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Tue Jul 31, 2012, 03:15 AM

India allows dismantling of Alaska tanker Exxon Valdez

Source: BBC

India's Supreme Court has allowed the giant tanker Exxon Valdez, which was involved in one of the world's worst oil spills, to be dismantled at a ship-breaking yard in Gujarat.

The judges said the Gujarat Maritime Board and the Atomic Regulatory Board had certified that the ship contained no hazardous material.

The ship, now known as the "Oriental Nicety", entered Indian waters in May.

The court then said it would not be allowed in until it was decontaminated.

Read more: http://www.bbc.co.uk/news/world-asia-india-19059063

5 replies, 2409 views

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Reply India allows dismantling of Alaska tanker Exxon Valdez (Original post)
alp227 Jul 2012 OP
longship Jul 2012 #1
BumRushDaShow Jul 2012 #2
NV Whino Jul 2012 #3
Javaman Jul 2012 #4
Liberal_in_LA Jul 2012 #5

Response to alp227 (Original post)

Tue Jul 31, 2012, 03:38 AM

1. Maybe they could do the same for the former "Condoleezza Rice"

Just saying.

Wish I could post pics with my iPhone. I would post the pic of her named super tanker.

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Response to longship (Reply #1)

Tue Jul 31, 2012, 05:36 AM

2. Here ya go, although it has been since renamed



Now renamed to "Altair Voyager" -

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Response to alp227 (Original post)

Tue Jul 31, 2012, 05:46 AM

3. Well, of course it has no contaminates

They're all in Alaskan waters.

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Response to alp227 (Original post)

Tue Jul 31, 2012, 08:27 AM

4. Dirty Business: Shipbreaking in India

http://news.bbc.co.uk/2/hi/programmes/documentary_archive/6214872.stm

(this is a few years old but it's still relevent)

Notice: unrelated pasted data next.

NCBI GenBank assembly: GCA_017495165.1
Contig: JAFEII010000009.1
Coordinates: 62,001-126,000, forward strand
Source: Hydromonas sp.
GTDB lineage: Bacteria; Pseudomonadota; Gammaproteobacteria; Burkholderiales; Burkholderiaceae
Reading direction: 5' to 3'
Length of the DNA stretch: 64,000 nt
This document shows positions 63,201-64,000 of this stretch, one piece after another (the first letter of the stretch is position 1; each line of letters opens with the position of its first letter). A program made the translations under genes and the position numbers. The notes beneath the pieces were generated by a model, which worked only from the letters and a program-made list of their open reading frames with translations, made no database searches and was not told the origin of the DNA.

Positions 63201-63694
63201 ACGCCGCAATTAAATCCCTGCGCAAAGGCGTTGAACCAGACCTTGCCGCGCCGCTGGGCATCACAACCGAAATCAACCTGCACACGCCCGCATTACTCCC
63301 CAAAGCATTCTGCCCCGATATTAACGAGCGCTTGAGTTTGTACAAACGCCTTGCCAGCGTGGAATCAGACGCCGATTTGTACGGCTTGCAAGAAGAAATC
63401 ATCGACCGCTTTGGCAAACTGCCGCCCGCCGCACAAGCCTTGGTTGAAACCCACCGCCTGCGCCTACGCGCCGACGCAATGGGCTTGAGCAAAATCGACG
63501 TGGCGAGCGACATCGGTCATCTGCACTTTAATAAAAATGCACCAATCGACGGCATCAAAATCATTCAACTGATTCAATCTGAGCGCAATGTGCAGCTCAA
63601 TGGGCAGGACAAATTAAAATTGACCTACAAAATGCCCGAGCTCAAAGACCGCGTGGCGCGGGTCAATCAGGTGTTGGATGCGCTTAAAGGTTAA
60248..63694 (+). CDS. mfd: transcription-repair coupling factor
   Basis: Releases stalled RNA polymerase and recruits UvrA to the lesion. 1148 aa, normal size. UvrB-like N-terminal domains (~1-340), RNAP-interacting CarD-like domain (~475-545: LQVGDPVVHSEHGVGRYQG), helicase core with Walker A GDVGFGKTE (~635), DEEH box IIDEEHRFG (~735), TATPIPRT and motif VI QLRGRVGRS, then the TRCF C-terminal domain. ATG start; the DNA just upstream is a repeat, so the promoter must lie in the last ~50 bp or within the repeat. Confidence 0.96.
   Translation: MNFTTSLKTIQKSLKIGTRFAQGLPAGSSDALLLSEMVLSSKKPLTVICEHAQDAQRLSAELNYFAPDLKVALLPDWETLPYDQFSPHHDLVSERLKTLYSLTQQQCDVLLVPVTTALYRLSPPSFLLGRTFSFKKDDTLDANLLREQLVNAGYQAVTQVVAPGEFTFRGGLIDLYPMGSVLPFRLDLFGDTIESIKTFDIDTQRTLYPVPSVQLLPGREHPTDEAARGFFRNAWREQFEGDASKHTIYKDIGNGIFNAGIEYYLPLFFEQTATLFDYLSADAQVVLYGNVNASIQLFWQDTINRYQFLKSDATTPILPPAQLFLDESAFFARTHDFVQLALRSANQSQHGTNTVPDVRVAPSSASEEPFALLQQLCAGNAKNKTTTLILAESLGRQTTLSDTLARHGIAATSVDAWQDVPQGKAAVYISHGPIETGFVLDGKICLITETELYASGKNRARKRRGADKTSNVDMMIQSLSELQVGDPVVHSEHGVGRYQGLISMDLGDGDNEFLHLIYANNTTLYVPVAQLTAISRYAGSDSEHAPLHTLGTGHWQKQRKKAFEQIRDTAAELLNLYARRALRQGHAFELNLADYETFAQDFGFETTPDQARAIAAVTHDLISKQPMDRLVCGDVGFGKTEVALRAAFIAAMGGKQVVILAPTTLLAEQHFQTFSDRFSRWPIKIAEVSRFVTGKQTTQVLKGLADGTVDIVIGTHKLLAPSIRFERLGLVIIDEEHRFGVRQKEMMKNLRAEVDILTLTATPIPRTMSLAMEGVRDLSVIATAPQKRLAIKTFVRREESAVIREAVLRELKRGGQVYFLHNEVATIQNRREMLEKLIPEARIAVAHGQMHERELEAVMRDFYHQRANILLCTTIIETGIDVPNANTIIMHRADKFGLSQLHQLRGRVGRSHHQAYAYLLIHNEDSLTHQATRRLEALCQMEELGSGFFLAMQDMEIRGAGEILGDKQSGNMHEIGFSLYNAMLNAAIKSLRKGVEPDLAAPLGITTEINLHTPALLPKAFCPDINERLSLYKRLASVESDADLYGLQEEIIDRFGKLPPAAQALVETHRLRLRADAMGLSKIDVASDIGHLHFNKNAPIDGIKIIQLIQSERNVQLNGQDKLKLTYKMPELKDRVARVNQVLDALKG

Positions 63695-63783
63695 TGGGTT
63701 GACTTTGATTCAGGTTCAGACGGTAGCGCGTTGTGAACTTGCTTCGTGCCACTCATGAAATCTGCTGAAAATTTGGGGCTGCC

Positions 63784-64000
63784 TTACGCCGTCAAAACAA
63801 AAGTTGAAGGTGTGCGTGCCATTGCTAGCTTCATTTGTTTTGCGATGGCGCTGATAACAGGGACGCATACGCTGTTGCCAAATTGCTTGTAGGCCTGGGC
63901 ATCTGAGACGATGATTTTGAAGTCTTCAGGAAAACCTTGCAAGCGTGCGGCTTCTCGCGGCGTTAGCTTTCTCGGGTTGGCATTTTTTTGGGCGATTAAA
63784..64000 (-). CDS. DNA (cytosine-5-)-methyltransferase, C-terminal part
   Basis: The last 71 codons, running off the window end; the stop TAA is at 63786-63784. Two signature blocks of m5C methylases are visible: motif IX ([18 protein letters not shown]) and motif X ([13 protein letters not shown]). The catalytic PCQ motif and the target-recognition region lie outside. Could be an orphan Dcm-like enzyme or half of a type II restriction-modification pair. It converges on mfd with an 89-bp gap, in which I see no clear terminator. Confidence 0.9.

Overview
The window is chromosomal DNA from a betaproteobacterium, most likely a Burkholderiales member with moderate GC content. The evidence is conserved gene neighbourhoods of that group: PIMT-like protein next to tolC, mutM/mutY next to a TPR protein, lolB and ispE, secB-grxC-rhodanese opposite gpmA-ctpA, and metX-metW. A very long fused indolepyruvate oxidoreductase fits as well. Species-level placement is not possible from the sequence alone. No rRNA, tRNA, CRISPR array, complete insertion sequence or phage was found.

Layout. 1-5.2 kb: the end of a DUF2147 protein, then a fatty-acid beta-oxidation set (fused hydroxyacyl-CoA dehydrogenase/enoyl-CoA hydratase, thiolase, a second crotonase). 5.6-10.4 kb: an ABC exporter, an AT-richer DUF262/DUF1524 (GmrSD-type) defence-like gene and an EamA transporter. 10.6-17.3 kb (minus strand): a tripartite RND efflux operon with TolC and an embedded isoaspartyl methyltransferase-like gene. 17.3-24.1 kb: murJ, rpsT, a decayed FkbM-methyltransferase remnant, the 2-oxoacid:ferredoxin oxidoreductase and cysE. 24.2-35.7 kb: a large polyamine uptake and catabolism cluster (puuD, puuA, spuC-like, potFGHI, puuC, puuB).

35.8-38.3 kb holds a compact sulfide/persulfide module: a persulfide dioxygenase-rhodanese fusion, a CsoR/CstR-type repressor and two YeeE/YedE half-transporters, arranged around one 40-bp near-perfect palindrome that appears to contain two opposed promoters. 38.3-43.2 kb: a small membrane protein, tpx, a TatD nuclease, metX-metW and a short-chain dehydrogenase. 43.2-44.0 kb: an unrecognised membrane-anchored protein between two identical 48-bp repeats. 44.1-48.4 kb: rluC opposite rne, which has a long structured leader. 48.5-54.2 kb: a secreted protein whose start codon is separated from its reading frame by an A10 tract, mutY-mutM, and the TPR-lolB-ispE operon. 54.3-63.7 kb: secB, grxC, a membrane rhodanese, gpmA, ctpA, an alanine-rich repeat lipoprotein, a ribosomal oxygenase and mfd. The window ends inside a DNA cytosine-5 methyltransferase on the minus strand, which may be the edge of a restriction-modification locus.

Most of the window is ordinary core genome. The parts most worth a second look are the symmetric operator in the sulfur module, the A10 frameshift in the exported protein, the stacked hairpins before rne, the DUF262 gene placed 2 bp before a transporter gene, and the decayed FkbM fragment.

Vast amounts of waste are exported daily from the industrialised world to developing countries - all in the name of recycling.

But much of this trade is illegal, dangerous and environmentally disastrous to the countries who receive it.

Liz Carney travels to India, Nigeria, Czech Republic and the USA to lift the lid on the multi billion dollar trade that dumps western waste on some of the world's poorest nations.

The Blue Lady, once one of the world's most glamorous cruise ships, is currently beached at the huge ship-breaking yard of Alang in India.

more at link...

and...

Reports Focus on Indian Shipbreaking
http://www.voanews.com/content/reports-focus-on-indian-shipbreaking-147969395/180441.html

(a much more recent article)

Alang beach in India's Gujarat province is one of the world's biggest shipping graveyards, an access-restricted, mafia-controlled funerary ground for hulking steel-container vessels marooned for demolition.

Eighty percent of the world's international trade crosses the globe by ship, and each year hundreds of these massive retired freighters are physically dismantled in ocean-shoreline breaking yards.

Two reports released in New Delhi this week are renewing focus on the industry's near total lack of environmental or labor oversight, and its connection to organized crime.

According Federico Demaria, an Italian economist affiliated with New Delhi's Jawaharlal Nehru University, even gaining permission to watch shipbreaking in progress can prove extremely difficult.

much more at link...

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Response to Javaman (Reply #4)

Tue Jul 31, 2012, 03:37 PM

5. interesting. Thanks for the links

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